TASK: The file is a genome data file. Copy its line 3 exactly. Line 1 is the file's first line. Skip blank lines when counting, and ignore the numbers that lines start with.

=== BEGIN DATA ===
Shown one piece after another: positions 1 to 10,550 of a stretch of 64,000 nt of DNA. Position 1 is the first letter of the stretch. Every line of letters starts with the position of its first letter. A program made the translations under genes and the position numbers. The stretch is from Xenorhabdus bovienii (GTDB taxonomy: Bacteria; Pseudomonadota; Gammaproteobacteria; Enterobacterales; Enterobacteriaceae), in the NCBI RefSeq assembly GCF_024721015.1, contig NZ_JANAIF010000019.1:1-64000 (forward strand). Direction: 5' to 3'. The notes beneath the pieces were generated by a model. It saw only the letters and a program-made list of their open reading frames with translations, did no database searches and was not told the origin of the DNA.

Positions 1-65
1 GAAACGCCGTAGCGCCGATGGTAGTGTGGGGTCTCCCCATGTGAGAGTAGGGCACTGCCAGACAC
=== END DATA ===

1 GAAACGCCGTAGCGCCGATGGTAGTGTGGGGTCTCCCCATGTGAGAGTAGGGCACTGCCAGACAC